Lucy review: The Church of ScarJo will be with you soon
The destroyer of worlds: Scarlett Johansson in Lucy
Film Title: LUCY
Director: Luc Besson
Starring: Scarlett Johansson, Morgan Freeman, Amr Waked, Choi Min-sik
Running Time: 89 min
The odd, ill-considered sponsorship deal aside, Scarlett Johansson has been doing very well for herself lately. Her and Under the Skin are among the year’s best films. Her contribution to the Avengers series has helped that extended franchise conquer the universe. She is a phenomenon of nature. She embodies the spirit of the age. She has become Shiva. She is the destroyer of worlds. She is the one true God.
If you feel we’re going a little overboard here then you may wish to steer a path around the maddest, most entertaining film yet from French vulgarian Luc Besson. Lest we miss the implications, towards the close of Lucy, Johansson is asked – in direct imitation of Michelangelo’s Creation – to extend index finger towards a compliant Neanderthal. There are no spoilers here. This breathlessly paced film sets its ordinary heroine on the path to apotheosis in the opening 15 minutes. The Church of ScarJo will be with you soon.
Like most religious enterprises, Lucy has scant regard for the rigours of science. Indeed, the central premise of the film – and its advertising campaign, for that matter – hangs around one of the great pseudo-scientific myths of our age. Whatever the poster or that man in the pub may have told you, we use a great deal more than 10 per cent of our brains. Never mind. We have been asked to believe greater absurdities by genuine masterpieces, and, once that lie is swallowed, the rest of the hokum slips down smoothly enough.
Johansson plays a slightly muddled-headed young woman adrift in Taiwan. During the opening scenes, her dissolute boyfriend presses her into carrying a mysterious package to a meeting with untrustworthy gangsters. Well, as you will have guessed, it all goes catastrophically wrong. Lucy is forced to become a drug mule and, after the bag of blue crystals ruptures in her stomach, she finds her brain surging with hitherto underexploited energies. She can remember everything from birth. Analytical powers are so heightened that, never having driven before, she is now able to propel a vehicle about busy streets as if playing a videogame for toddlers.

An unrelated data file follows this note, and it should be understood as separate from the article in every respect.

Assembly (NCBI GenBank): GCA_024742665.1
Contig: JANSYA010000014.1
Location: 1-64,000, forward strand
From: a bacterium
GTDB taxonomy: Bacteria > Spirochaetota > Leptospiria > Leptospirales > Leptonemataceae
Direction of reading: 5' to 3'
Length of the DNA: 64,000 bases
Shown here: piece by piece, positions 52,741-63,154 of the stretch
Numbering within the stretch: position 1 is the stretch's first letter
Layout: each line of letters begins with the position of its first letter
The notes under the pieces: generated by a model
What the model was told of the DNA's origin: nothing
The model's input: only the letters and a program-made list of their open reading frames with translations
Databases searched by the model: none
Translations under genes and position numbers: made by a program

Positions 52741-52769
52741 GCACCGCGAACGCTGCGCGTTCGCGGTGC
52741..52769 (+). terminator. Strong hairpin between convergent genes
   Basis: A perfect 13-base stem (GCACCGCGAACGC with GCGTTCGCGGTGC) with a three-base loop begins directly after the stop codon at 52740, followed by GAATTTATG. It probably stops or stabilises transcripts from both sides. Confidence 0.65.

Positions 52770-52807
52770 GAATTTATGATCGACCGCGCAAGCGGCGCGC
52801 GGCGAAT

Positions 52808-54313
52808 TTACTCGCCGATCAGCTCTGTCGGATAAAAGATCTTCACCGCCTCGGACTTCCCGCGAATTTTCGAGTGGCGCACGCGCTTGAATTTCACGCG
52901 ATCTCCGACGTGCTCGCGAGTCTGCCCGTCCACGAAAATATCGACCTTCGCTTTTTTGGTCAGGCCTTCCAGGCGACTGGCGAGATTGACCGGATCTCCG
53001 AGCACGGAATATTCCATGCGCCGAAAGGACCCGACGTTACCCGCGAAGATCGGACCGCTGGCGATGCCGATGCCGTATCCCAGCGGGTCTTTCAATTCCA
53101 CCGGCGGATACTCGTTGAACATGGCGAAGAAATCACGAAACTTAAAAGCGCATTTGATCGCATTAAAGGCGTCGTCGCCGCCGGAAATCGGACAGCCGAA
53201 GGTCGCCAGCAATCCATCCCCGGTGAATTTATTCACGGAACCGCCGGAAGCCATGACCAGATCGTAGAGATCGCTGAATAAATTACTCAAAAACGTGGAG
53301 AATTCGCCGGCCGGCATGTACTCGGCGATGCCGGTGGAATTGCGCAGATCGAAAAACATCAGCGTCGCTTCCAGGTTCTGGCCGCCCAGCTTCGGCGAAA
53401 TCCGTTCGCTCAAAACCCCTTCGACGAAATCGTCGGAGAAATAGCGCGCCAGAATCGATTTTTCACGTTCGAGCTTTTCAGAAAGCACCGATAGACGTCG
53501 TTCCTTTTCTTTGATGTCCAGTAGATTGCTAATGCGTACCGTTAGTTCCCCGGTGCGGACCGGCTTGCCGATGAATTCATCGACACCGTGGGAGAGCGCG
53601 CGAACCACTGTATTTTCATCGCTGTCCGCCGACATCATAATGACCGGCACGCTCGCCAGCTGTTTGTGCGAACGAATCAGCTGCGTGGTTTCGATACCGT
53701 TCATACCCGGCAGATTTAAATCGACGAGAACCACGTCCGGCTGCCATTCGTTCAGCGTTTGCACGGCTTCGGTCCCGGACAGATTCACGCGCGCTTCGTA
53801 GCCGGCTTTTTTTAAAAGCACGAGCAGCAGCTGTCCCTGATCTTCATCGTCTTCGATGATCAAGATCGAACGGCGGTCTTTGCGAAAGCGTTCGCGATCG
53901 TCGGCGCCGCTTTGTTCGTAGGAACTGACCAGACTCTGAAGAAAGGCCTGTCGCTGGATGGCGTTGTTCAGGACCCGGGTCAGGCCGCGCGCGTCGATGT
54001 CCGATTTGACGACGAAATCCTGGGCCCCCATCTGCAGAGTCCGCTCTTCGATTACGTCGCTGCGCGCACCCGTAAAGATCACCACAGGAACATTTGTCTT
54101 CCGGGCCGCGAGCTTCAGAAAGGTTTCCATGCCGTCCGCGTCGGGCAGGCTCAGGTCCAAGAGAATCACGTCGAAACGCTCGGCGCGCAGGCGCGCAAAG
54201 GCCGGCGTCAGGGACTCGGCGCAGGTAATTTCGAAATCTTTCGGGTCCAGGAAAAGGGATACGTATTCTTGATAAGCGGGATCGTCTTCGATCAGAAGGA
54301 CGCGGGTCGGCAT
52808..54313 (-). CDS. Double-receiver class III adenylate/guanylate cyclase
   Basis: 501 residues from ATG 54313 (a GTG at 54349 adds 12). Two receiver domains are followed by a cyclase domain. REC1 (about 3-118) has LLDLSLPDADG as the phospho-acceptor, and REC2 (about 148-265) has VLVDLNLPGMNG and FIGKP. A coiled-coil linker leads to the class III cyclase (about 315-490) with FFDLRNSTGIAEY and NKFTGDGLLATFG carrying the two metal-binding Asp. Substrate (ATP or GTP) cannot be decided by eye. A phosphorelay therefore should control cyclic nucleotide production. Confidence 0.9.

Meanwhile, in Paris, wise old Morgan Freeman is lecturing a class on what our brains might accomplish if used to their fullest potential. At just 50 per cent of capacity might we be able to move matter and read minds? (Well, obviously not, but let’s just stay with it. Okay?) Young Lucy is only at 15 per cent. Omnipotence awaits.
Not quite hitting 90 minutes, Lucy plays as if savagely cut. No proper explanation is offered as to how, in the opening acts, she ends up being kicked into her ruptured, mind-altered state. This is not meant as complaint. It is better to have the film move at a proper pace than allow it to be bogged down in tedious exposition. That noted, we could, perhaps, have done with a little more of Lucy as ruthless killing machine and a little less of her as cosmos-spanning annihilator.
Of course, it is those later sequences that set the film apart from similar stories such as Daniel Keyes’s Flowers for Algernon (filmed as Charly) and Alan Glynn’s The Dark Fields (filmed as Limitless). Lucy is a stupendously effective exercise in high-end misdirection. Thanks to a steely performance from Johansson, galloping editing from Besson himself and lush cinematography from Thierry Arbogast, it proves possible to disregard the idiocy and make oneself believe serious ideas have been incorporated into the mayhem. This is not the case. The picture is almost as lacking in profundity as was the last waffle from Terrence Malick. It is, however, a great deal more diverting.
I love Lucy!